I can't speak for the rest of the world, but Chinese people use the term Westerner to mean anybody of European descent -- including Australians -- and also just about all North Americans, of whatever heritage. Naturally, Chinese only do so when speaking English; when speaking Chinese, they tend to lump all non-Chinese under the terms:

laowai (="old outside", technically respectful);
waiguoren (="outside land person"); and
gweilo (="ghost fellow" or "devil man", not respectful).

Please see also schist's excellent writeup on Chinese "ghost".

There is great difficulty when speaking about people, places, and things which are not Chinese. It is not enough simply to use the negative; there is a definite sense among both Chinese and Westerners that there is an identifiable "Western" appearance, language, people, and culture. Of course, this is nonsense, but there still exist several words for it, which -- in the English-speaking Chinese world, have interchangeable meanings:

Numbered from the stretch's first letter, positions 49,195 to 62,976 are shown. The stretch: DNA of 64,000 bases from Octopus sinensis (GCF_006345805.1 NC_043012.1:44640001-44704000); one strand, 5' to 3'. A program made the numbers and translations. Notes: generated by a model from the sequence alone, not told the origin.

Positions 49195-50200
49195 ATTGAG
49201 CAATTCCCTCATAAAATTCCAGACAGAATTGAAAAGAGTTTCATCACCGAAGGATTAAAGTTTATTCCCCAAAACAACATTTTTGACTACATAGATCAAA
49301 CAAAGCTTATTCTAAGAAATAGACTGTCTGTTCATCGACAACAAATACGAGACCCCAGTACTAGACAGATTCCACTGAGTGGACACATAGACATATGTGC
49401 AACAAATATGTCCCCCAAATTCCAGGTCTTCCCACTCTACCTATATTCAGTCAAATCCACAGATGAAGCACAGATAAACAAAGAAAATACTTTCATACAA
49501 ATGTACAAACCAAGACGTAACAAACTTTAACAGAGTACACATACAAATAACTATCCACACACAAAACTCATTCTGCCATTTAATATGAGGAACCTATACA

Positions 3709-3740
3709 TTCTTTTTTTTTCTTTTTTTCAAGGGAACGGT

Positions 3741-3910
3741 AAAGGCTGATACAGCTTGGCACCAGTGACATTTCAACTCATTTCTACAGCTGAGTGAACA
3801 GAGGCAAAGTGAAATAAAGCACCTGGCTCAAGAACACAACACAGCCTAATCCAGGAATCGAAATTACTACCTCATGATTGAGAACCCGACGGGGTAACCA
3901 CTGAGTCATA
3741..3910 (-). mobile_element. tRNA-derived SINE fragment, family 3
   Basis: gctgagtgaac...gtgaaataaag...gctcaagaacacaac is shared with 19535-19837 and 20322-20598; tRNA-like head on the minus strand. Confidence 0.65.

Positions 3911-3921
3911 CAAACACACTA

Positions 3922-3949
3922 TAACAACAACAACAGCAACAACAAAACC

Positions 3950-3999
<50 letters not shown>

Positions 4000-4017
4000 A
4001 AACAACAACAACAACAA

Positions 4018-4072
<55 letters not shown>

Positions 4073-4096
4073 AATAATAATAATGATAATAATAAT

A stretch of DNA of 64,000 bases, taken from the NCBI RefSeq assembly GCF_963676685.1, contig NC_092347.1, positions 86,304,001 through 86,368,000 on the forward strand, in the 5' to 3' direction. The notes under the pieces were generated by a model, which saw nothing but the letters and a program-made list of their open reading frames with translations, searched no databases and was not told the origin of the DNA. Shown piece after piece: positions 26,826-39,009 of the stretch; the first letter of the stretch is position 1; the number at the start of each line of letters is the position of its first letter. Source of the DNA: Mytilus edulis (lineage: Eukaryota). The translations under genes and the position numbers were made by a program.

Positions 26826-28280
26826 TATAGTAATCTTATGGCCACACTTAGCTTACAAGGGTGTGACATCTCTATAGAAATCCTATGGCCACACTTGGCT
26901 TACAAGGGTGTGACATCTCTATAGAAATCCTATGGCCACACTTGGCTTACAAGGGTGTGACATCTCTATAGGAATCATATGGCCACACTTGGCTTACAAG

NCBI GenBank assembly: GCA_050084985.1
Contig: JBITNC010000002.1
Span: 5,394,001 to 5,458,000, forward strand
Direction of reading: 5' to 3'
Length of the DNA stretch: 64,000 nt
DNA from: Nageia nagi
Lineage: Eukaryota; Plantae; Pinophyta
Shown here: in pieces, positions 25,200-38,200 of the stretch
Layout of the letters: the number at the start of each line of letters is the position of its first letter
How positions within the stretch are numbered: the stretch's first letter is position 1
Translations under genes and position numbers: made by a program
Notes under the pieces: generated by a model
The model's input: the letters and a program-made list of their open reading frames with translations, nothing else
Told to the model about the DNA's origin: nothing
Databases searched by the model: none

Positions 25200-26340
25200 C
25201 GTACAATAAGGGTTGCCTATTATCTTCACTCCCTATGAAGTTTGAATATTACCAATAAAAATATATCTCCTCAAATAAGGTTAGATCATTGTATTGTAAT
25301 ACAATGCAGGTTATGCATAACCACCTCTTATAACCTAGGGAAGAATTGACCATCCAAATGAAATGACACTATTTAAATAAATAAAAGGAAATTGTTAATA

North American
Native American (this has nothing to do with "Indians"
and various hyphenated compounds of any of the above

Often the choice of term seems dictated by political or subtle considerations. But all these terms seem to point to the same thing, whatever it is and however unreal it may be.

I am fully aware that this WU will be found offensive to many readers. I can only say that it is true. Personally, I found it offensive to be quietly squatting on the sidewalk eating a bowl of noodles and have a motorcycle boy ride by shouting laowai! laowai! laowai!

See xenophobia.

West"ern*er (?), n.

A native or inhabitant of the west.


© Webster 1913.

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